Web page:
Rosetta Reed is a petite, professional attorney and a natural conversationalist. In her list of accolades lies an unexpected title, boxing champion.
Reed was born in Tehachapi and grew up in Mojave. A resident of Bakersfield since she was 16, Reed worked for a local newspaper called the Rosedale Roadrunner and eventually married Tony Reed, the publication’s owner.
Reed’s boxing career began when she and some friends decided to watch amateur matches in 1976. Reveling in the fight, Reed was hooked.
Kern County boxer Rosetta Reed faced off against No. 1 contender Bonnie Prestwood in Bakersfield in 1980.
Two weeks later, Reed was at the Munoz boxing gym on East California Avenue, and her husband became her manager.
“I liked boxing because I liked the exercise, and it kept me tone. And I was really competitive,” said Reed, who started boxing at age 26.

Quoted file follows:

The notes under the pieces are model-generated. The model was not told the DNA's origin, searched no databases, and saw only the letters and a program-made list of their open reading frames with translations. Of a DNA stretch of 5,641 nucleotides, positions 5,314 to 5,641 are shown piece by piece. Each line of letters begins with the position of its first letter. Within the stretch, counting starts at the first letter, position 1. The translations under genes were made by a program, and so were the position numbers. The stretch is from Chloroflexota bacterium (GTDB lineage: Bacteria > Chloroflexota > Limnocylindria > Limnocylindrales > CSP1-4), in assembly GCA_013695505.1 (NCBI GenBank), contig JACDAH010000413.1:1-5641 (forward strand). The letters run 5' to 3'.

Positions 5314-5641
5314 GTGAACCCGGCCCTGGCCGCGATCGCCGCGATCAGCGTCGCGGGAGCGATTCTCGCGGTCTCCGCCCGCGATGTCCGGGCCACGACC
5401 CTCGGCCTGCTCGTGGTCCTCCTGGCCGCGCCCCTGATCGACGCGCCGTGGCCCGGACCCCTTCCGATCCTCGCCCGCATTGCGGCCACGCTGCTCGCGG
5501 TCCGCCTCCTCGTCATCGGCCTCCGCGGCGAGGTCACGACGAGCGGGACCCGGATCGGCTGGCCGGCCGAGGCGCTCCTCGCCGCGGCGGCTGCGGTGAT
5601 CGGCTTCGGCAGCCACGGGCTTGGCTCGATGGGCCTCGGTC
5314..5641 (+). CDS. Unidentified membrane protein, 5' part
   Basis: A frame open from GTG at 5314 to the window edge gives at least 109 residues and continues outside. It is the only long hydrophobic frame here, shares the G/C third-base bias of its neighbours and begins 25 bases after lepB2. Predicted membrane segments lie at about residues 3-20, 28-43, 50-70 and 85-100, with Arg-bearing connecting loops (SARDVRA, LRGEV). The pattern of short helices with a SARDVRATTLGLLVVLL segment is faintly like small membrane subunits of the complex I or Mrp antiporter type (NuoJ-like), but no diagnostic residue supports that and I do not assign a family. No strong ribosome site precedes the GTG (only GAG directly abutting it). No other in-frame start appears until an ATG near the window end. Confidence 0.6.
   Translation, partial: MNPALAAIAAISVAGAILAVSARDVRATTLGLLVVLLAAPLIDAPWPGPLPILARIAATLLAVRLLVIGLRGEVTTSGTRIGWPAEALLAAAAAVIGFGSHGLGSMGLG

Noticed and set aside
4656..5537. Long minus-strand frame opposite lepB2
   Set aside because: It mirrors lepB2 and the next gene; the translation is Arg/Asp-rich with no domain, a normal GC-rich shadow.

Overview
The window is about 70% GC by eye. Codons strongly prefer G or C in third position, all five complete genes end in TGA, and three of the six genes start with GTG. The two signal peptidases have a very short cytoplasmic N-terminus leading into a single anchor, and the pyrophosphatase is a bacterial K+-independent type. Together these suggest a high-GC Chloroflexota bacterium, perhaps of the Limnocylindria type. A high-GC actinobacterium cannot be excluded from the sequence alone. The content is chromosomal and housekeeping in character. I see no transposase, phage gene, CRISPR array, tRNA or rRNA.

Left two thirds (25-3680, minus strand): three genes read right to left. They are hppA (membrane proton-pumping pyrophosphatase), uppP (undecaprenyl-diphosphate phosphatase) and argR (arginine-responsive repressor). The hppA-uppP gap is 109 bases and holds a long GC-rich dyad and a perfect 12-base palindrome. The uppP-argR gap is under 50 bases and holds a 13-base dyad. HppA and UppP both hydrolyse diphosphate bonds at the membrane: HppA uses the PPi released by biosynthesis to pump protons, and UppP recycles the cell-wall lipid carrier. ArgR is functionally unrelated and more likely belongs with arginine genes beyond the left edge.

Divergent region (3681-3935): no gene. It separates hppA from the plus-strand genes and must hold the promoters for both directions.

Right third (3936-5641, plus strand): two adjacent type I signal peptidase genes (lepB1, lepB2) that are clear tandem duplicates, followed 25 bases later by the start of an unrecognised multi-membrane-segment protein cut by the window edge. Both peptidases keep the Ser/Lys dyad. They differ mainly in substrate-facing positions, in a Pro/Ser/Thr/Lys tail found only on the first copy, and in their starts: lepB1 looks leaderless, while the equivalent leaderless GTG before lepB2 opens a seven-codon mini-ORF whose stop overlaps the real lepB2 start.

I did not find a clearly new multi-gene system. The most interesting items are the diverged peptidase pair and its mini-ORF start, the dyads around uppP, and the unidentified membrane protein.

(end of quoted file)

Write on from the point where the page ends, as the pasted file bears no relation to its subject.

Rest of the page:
Women’s boxing was tough, not just in the ring, but as an up-and-coming sport. Society preferred the bouts between men rather than women. Reed was a pioneer of the sport but not before some intense training.
Working with Paul Munoz for a couple of years, Reed switched trainers to Chuck Wiggins in 1979. For Reed, the gym work was easy, but the running was the toughest part of becoming a champion. She often ran from Hart Park to Bakersfield and even along the California coast in the sinking sand.
“I hated it every step of the way,” Reed said.
Finding fights was like pulling teeth. Not only were there few women fighters, but Reed’s flyweight division (108 lbs – 112 lbs) had hardly anyone at all. But her big moment came at last in 1978 when she fought Nancy Thompson and knocked her out in just two rounds. [click to continue…]